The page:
The Luce-Celler Bill overturned several decades of federal immigration laws that discriminated against specific Asian nationalities by reopening immigration from India and the Philippines and granting the right of naturalization to immigrants from those countries.
Before entering World War II in late 1941, the U.S. government sought to enlist the assistance of a number of countries to join forces against the expansionist German regime that threatened to destroy much of Europe. Filipinos and Asian Indians were enlisted in the cause, but they soon found they were not allowed to immigrate to the United States and become citizens because of legal restrictions imposed on even those who served the United States during the war.
The Luce-Celler Bill permitted Filipinos and Indians who had entered the United States legally to be naturalized as citizens. At the same time, the law imposed a quota of one hundred Indian immigrants per year, effectively activating a provision of a federal law enacted earlier during the twentieth century. When a wave of Indian people began during the late nineteenth century, the United States responded with the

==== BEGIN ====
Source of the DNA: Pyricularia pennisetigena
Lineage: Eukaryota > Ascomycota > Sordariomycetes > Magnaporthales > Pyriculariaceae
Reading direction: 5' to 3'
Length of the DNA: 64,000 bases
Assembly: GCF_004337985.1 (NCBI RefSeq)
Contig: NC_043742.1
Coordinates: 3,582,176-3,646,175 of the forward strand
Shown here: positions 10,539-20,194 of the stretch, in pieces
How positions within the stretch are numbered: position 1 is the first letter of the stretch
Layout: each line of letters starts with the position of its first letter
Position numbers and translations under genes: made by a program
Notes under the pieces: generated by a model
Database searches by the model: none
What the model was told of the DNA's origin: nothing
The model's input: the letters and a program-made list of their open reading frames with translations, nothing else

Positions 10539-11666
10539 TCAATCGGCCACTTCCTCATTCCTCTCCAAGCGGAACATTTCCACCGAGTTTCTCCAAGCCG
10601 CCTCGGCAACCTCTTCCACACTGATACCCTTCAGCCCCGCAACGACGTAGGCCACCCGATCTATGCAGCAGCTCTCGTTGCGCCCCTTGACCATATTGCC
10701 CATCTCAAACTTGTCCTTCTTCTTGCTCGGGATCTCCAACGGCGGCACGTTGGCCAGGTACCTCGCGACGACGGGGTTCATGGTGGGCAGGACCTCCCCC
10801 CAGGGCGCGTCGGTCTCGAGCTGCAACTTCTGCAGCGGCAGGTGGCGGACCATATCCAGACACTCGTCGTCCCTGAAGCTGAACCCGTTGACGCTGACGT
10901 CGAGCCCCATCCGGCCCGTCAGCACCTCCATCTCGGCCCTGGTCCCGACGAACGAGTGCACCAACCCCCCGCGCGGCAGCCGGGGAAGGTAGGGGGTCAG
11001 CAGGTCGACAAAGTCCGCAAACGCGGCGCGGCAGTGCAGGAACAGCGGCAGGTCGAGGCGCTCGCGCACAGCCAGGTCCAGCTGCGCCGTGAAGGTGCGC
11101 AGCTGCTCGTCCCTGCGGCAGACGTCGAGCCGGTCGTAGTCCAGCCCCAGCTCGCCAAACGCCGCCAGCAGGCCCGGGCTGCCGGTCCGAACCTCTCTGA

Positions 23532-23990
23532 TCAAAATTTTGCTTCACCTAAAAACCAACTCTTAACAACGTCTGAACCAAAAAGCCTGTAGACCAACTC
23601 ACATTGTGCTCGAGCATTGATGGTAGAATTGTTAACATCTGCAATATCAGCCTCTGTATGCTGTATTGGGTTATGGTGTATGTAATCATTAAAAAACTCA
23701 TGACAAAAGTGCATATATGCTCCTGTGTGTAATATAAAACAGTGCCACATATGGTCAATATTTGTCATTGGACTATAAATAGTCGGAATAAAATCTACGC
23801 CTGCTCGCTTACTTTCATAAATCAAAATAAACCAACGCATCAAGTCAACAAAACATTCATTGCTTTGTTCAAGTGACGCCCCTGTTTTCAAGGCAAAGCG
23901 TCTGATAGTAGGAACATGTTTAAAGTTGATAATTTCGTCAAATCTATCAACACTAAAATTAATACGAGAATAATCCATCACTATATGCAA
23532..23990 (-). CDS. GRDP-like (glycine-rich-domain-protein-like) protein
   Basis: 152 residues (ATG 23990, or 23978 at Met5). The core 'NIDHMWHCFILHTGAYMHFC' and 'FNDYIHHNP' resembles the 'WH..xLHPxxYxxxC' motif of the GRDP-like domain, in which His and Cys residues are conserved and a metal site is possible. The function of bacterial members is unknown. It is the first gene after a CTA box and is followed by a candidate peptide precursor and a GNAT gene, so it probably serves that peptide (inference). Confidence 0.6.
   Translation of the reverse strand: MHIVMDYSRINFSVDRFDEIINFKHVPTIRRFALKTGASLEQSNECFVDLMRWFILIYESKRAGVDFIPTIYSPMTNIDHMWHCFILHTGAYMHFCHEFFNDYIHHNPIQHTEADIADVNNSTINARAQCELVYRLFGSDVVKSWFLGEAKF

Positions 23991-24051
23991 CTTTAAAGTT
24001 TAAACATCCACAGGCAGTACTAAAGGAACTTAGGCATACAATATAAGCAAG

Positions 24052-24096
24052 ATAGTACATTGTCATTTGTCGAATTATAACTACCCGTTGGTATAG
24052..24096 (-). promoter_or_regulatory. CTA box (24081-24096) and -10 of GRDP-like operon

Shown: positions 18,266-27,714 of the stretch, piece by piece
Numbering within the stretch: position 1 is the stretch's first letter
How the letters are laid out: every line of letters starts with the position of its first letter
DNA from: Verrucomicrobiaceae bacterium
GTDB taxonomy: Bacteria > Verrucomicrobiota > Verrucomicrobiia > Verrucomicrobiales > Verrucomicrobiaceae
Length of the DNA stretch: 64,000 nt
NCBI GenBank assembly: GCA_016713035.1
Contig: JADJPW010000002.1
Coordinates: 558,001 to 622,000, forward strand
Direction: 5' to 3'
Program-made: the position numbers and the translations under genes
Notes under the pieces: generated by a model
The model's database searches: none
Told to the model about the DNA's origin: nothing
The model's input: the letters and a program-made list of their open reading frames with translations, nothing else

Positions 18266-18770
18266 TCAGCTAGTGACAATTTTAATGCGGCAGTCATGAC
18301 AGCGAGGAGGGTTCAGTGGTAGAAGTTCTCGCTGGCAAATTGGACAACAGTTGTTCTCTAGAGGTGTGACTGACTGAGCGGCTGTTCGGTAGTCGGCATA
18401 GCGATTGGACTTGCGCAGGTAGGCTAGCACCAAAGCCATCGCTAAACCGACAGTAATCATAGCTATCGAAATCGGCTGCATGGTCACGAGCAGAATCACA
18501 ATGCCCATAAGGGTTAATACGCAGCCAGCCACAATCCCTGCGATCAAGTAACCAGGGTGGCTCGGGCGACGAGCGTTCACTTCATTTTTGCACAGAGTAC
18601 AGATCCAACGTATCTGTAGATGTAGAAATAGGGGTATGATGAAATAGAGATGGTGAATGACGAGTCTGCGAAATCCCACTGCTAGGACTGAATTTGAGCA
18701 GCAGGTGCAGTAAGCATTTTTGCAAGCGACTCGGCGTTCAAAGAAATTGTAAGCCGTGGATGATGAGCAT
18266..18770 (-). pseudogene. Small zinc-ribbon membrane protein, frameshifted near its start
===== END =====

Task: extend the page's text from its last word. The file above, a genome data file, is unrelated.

The Luce-Celler Bill also permitted the naturalization of Filipinos, who had lost their status as American nationals with the passage of the
Daniels, Roger. Guarding the Golden Door: American Immigration Policy and Immigrants Since 1882. New York: Hill & Wang, 2004. Jensen, Joan M. Passage from India: Asian Indian Immigrants in North America. New Haven, Conn.: Yale University Press, 1988. Karnow, Stanley. In Our Image: America’s Empire in the Philippines. New York: Random House, 1989. Leonard, Karen Isaksen. The South Asian Americans. Westport, Conn.: Greenwood Press, 1997. Stern, Jennifer. The Filipino Americans. New York: Chelsea House, 1989.
Asian Indian immigrants
Asiatic Barred Zone
Asiatic Exclusion League
Filipino Repatriation Act of 1935
History of immigration after 1891
Immigration Act of 1943
Immigration and Nationality Act of 1965
United States v. Bhagat Singh Thind